The Great Famine-Genocide in Soviet Ukraine (Holodomor)


By Roman Zakaluzny, Kyiv Post Staff Writer
The Kyiv Post, Kyiv, Ukraine, Thursday, October 9, 2003

Ukrposhta, the state postal service, has decided to withdraw the design for a postage stamp commemorating Eastern Ukraine's artificial famine of 1932 and 1933, citing pressure from Ukrainian Diaspora groups in the U.S. and Canada.

Marka Ukrainy, Ukrposhta's printing house, cancelled plans to issue the stamp because it erroneously depicted victims of an earlier famine in Russia.

Ukraine. Holodomor. In Memory of Victims of Holodomor 1932-1933. 45 kopiykas
(Click on image to enlarge it)

The stamp was intended to commemorate the genocidal famine known as the Holodomor (an untranslatable word that evokes the Ukrainian words for "hunger," "plague" and "torture"). During the famine, millions of peasants starved to death while Western markets were flooded with Ukrainian grain - sold, historians have argued, to fund the Stalin-era industrialization of the Soviet Union.

The stamp's introduction was originally planned for Nov. 22. Though postal officials are attempting to redesign the stamp in time for the planned rollout, they expressed uncertainty as to whether a revised stamp could be prepared by that date.

ArtUkraine President E. Morgan Williams said that he obtained a copy of the stamp from an undisclosed source. What caught Williams' eye was the depiction of starving peasants on the left side of the stamp. He recognized the image of three women, a baby, and a girl with a swollen belly as having come from a 1921 photograph.

"I immediately knew [that the image] was from 1921," said Williams.

Williams said that he asked two scholars, James Mace at Kyiv Mohyla Academy and Roman Serbyn of Montreal, to confirm the origin of the photograph. Both men have researched the famines in the former Soviet Union. Not only did they agree that the photo was taken more than 10 years before the 1930s famine, but they also said it pictured Russian peasants from Soviet Russia, not Ukraine.

Serbyn, a retired history professor, has studied Soviet famines extensively. He said that he had seen the photo before.

"I have seen both the little girl by herself, and with the adults, in photographs labeled as being from Buzuluk, Russia, from the famine of 1921 to 1923," said Serbyn. "I have a photocopy of a brochure published by Le Comite Francais de Secours aux Enfants entitled, 'La Famine en Russie.' Inside, there is a map of the 1921 to 1923 famine. One of the photos reproduced there is of the little girl."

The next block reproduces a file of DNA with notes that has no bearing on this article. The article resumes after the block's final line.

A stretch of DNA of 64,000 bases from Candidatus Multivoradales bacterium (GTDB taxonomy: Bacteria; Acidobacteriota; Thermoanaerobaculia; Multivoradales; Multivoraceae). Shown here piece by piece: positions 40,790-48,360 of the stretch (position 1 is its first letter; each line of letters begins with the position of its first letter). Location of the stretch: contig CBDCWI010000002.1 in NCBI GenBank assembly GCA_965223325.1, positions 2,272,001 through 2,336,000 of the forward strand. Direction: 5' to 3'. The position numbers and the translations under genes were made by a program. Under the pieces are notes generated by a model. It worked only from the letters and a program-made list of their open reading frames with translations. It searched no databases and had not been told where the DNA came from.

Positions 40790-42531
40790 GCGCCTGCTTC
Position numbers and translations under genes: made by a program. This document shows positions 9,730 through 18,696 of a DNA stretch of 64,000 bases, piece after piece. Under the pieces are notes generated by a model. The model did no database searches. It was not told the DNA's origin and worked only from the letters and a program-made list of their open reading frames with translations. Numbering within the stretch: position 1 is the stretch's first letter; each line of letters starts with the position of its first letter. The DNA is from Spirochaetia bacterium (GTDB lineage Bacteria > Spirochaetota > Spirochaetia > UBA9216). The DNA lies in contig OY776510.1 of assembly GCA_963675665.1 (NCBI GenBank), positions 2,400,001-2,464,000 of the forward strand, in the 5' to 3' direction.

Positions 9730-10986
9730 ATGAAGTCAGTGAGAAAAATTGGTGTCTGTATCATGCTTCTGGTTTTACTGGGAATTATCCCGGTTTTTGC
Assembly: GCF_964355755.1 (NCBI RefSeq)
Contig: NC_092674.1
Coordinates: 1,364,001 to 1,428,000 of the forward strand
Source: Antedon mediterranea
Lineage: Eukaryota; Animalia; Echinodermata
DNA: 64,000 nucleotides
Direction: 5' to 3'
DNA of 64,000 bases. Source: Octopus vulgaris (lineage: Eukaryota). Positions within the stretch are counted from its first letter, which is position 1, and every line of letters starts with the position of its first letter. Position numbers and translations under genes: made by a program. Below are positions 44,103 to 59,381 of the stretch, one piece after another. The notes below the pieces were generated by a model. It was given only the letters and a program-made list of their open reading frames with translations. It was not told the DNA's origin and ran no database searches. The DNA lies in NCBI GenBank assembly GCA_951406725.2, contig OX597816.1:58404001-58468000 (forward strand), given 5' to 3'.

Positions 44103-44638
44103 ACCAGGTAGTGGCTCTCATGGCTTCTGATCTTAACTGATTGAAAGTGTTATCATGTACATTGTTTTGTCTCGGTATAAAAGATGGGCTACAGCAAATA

Williams sent emails to thousands of people, alerting them to the error, and he organized a Sept. 30 meeting with Marka Ukrainy director Valentyna Khudoliy.

During the meeting, Khudoliy said that it was too late to change the stamp's design, that the stamp already had received government approval, and that Ukrinform, the state information agency, had been commissioned to provide a historically accurate photo.

Khudoliy also said that the photo had recently been published in a book on 20th century Ukraine, where it had been labeled as being from Ukraine, albeit from 1921.

Mistakes like that occur too often, Williams said.

"Ninety-five percent of the photos that are represented as being of the Ukrainian famine are from Russia," he said. "That's a sore point with me." "[The gaffes] are then used by people who say we exaggerate the extent of the famine. Or even worse, by people who deny [that the famine ever occurred]," he said.

Yuri Shcherbak, Ukraine's former ambassador to both Canada and the United States, called the error "frightening."

"It's a scandal," the former diplomat said from his home in Kyiv. "How could Ukraine, which lost 10 million people in the famine, use a photo from he wrong decade and from the wrong country? The Russian-language press would say 'There go the Ukrainians again, lying about the famine.'"

Shcherbak said that "anti-Ukrainian propaganda" resulted after the release of a 1986 documentary, "Harvest of Sorrow." In it, the filmmakers erroneously used photos from a Russian famine to illustrate the Holodomor, giving some a pretext to deny that the Holodomor ever occurred. He said that he feared that similar allegations would arise again if that stamp were issued.

Recipients of Williams' email campaign responded. Khudoliy said that Marka Ukrainy started receiving emails at about the time that residents of North America's East Coast were waking up.

By 4 p.m., just hours after her meeting with Williams, Khudoliy called Williams to tell him that the stamp would be withheld and that Marka Ukraina would try to find a new photo.

Khudoliy said that pressure from "our Ukrainian Diaspora" was a primary reason for the decision to hold production and sale of the stamp. Khudoliy said that Ukrposhta was "surprised and unimpressed" that the stamp' s design had been leaked before its scheduled release date, an action she called a gross violation of the designer's rights.

"The Americans were very worried about [the stamp]," Khudoliy said. "But we' re going to try to have a different stamp ready for the Nov. 22 unveiling, as planned."

She said that, while she does not know how much the new design will differ from the original version, the starving Russian peasants from 1921 will not be depicted.

Marka Ukrainy planned to print 200,000 copies of the stamp, which carries a face value of 45 kopecks. Ukrainian commemorative issues are popular with Diaspora collectors.

The Kyiv Post, Kyiv, Ukraine, October 9, 2003